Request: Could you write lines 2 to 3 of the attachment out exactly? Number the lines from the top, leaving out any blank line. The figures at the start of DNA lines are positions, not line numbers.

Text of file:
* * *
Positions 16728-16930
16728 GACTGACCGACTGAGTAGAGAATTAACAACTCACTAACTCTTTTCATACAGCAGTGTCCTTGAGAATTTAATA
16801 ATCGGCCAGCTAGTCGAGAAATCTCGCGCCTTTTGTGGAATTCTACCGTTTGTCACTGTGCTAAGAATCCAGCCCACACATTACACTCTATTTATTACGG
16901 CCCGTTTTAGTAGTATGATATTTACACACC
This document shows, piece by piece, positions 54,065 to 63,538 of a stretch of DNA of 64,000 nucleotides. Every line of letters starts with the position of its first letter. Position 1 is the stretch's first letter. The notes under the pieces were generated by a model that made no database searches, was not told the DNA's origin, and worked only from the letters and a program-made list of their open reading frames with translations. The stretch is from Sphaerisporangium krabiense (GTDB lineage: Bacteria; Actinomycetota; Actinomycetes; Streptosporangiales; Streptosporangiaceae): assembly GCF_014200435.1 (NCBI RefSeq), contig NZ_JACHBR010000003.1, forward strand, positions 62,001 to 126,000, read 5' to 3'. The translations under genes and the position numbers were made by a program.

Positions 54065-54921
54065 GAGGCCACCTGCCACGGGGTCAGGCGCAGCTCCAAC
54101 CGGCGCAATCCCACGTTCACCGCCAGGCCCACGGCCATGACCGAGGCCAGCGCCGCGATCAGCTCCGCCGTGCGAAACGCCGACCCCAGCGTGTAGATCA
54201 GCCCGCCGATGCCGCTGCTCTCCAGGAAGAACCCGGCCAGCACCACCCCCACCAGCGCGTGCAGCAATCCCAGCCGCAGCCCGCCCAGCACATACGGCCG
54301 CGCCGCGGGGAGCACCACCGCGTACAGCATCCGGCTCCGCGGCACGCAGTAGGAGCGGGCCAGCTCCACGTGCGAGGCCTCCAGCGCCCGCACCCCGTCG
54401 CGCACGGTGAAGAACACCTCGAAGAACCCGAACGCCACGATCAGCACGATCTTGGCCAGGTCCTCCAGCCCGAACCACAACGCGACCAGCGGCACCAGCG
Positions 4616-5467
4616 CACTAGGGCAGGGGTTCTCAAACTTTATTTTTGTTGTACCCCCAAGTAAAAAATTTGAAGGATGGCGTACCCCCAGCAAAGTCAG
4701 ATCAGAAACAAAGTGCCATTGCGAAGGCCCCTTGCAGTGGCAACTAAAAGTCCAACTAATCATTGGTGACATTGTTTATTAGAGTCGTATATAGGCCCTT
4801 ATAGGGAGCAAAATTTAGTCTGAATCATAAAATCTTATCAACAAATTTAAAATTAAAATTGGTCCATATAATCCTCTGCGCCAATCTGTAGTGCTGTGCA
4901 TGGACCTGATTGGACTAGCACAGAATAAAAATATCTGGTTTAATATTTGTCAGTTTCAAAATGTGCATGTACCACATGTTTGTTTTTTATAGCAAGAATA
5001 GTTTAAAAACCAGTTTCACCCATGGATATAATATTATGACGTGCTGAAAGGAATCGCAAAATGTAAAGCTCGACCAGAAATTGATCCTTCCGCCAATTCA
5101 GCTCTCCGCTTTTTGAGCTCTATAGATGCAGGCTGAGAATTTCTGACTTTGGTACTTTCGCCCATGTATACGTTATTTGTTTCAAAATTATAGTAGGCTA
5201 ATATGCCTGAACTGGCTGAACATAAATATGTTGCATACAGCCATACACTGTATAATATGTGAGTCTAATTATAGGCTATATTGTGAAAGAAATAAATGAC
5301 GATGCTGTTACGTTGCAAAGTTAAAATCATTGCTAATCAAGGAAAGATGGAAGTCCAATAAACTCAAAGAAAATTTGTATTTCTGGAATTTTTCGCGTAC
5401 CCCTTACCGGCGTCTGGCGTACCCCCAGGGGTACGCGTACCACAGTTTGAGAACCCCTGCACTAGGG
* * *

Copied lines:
16728 GACTGACCGACTGAGTAGAGAATTAACAACTCACTAACTCTTTTCATACAGCAGTGTCCTTGAGAATTTAATA
16801 ATCGGCCAGCTAGTCGAGAAATCTCGCGCCTTTTGTGGAATTCTACCGTTTGTCACTGTGCTAAGAATCCAGCCCACACATTACACTCTATTTATTACGG